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  3. Rob UNITED STATES Mozilla Firefox Windows Terminalist says:

    I got my invite last week and am real excited about it. I’ve started doing some freelance work for one of my former professors and might branch out from there and try to pick up some more freelance work so I’ll probably use the service as a quasi business number. I’ll probably also use it for dealing on Craigslist. That way I won’t have to give out my actual cell phone number.

    I’d like to see them integrate with Skype somehow, but I know they probably won’t.

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  4. jambarama UNITED STATES Mozilla Firefox Windows Terminalist says:

    I’ve been using this since it was grandcentral, and I love it. The voicemail transcriptions are decent, you can get the gist from them, but more importantly you can get them texted to you.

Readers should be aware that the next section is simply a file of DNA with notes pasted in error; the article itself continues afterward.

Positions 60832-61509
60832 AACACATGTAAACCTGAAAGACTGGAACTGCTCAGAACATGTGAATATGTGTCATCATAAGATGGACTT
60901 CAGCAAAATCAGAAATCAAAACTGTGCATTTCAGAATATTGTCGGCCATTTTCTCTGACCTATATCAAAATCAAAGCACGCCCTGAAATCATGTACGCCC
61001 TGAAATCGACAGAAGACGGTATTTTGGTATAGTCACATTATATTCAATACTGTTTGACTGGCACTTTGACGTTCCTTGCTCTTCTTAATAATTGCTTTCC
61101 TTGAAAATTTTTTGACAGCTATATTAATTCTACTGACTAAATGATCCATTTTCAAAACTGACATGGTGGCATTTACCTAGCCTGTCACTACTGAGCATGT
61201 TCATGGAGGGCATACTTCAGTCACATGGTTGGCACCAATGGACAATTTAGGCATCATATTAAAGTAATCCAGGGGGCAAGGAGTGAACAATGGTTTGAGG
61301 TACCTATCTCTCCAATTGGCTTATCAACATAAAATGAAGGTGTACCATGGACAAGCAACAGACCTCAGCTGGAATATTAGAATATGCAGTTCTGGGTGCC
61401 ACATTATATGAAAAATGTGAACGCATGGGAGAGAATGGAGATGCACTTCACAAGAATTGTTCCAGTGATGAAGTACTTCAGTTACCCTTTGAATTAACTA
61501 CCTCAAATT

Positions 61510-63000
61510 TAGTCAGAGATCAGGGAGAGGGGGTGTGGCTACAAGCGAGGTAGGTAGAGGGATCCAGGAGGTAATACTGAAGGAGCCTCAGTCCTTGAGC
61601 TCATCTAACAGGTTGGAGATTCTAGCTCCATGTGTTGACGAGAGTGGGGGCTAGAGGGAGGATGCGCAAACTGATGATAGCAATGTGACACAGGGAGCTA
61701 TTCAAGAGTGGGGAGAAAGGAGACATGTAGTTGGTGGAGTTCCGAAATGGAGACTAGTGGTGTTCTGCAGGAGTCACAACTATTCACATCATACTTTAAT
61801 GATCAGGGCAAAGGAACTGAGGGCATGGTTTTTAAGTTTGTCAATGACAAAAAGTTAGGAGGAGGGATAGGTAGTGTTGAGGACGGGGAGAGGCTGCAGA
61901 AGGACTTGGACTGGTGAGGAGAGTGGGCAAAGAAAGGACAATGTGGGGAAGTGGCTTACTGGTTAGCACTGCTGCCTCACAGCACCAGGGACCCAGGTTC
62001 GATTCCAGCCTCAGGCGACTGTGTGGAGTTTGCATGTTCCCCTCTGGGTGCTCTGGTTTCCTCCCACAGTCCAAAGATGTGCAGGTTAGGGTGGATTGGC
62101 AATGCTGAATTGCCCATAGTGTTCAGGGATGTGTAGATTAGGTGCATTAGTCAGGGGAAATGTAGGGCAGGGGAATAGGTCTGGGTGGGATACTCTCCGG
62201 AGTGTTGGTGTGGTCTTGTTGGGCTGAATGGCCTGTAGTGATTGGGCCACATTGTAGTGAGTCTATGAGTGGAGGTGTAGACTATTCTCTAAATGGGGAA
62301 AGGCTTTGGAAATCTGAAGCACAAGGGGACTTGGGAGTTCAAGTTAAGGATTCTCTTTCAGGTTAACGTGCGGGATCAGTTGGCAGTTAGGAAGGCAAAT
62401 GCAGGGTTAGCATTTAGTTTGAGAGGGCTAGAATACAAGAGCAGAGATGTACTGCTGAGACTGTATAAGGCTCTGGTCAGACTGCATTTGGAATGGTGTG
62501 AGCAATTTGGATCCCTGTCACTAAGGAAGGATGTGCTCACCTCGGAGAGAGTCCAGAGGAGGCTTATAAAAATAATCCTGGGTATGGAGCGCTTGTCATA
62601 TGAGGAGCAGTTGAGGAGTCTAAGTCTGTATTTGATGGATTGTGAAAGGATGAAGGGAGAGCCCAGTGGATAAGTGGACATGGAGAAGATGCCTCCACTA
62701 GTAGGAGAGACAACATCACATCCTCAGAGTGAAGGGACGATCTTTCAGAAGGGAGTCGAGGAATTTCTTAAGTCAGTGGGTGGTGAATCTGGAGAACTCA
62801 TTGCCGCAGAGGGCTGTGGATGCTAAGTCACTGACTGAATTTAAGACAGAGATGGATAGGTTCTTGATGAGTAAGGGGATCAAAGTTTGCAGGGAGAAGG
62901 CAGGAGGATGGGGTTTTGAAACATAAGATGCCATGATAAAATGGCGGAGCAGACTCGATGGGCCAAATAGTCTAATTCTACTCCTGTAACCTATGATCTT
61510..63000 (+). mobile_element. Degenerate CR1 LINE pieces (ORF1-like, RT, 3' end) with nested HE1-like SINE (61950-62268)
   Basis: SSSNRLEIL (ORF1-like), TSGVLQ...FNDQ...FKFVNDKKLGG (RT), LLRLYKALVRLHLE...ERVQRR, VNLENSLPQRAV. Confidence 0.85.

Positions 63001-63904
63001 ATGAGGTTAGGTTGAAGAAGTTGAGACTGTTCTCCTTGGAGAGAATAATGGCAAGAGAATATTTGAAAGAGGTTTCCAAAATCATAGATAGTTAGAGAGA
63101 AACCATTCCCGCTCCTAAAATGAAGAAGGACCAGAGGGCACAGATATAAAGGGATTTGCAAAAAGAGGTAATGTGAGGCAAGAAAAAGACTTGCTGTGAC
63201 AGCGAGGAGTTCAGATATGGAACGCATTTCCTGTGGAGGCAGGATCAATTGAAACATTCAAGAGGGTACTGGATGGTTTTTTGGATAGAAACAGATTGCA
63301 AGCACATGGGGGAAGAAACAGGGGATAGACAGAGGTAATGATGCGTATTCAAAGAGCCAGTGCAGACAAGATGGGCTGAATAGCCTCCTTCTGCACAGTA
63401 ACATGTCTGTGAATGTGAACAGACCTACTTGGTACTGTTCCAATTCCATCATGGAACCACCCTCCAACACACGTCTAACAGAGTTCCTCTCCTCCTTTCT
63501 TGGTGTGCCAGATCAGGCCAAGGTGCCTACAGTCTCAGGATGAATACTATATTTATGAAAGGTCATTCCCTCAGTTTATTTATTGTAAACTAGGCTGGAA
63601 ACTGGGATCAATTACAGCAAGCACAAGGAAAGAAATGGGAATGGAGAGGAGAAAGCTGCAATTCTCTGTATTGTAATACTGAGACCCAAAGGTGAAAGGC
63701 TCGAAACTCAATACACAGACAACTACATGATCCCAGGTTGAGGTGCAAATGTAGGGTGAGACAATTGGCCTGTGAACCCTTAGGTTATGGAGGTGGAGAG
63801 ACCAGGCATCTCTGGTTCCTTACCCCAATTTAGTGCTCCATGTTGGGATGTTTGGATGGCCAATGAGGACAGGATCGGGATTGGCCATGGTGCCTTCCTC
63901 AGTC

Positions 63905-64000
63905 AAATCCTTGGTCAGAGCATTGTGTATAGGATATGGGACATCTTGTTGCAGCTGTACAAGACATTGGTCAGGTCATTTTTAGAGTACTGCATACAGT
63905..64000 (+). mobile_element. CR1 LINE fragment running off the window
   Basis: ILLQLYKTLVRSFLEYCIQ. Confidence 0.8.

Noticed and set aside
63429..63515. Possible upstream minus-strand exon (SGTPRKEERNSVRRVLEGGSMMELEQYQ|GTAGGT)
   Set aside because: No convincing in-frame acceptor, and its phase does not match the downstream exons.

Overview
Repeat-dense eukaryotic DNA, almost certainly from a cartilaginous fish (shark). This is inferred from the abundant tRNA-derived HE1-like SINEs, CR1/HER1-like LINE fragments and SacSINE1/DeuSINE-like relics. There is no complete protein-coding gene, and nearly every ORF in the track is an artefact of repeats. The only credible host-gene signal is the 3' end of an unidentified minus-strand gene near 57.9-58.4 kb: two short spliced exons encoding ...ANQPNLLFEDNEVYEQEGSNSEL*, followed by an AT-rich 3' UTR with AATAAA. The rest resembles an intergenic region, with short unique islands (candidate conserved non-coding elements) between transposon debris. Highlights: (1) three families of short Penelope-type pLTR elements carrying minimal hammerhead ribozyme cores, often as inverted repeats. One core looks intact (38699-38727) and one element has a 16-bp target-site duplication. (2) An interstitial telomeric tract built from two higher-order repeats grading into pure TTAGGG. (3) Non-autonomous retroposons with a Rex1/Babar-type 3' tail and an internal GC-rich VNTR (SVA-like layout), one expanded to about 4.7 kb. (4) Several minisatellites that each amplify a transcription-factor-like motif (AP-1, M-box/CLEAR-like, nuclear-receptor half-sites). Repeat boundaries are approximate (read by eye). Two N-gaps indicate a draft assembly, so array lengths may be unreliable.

When we moved out of state two years ago, we got a google voice (then grand central) number which was local to where we moved. So we kept our old number for a while until everyone got switched over to the new one.

    When we dropped vonage and got cell phones, we didn’t have to tell everyone about a new number. We simply changed where google voice forwarded to – since everyone already had that number.

    Now my wife and I both have cell phones, but no home phone. What if someone just wants to talk to one of us? Our google voice number forwards to both our cell phones.

    Personally, I turned off the requirement to self identify (and listen in) since I found it annoying – I like to pick up the phone and just talk. But the ability to send certain numbers straight to voicemail (including a blanket rule for those not in my contacts), is worth its weight in gold.